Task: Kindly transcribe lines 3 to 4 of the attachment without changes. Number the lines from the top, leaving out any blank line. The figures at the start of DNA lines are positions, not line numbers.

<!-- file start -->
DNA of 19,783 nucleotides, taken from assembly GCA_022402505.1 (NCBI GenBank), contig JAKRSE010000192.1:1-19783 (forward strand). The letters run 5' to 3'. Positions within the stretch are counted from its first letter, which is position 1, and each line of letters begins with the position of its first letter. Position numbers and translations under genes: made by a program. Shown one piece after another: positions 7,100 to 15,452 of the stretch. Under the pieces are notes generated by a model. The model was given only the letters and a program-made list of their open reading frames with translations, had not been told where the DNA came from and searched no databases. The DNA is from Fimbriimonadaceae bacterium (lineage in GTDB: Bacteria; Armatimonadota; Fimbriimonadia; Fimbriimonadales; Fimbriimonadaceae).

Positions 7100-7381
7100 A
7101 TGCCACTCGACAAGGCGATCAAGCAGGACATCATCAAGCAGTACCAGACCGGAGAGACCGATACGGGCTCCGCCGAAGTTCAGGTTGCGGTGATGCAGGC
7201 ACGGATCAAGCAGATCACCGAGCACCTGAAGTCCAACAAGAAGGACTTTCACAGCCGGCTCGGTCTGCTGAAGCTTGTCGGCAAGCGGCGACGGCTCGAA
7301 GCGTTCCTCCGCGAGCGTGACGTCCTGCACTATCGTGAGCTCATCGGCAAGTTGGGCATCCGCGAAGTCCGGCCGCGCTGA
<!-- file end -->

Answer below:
7100 A
7101 TGCCACTCGACAAGGCGATCAAGCAGGACATCATCAAGCAGTACCAGACCGGAGAGACCGATACGGGCTCCGCCGAAGTTCAGGTTGCGGTGATGCAGGC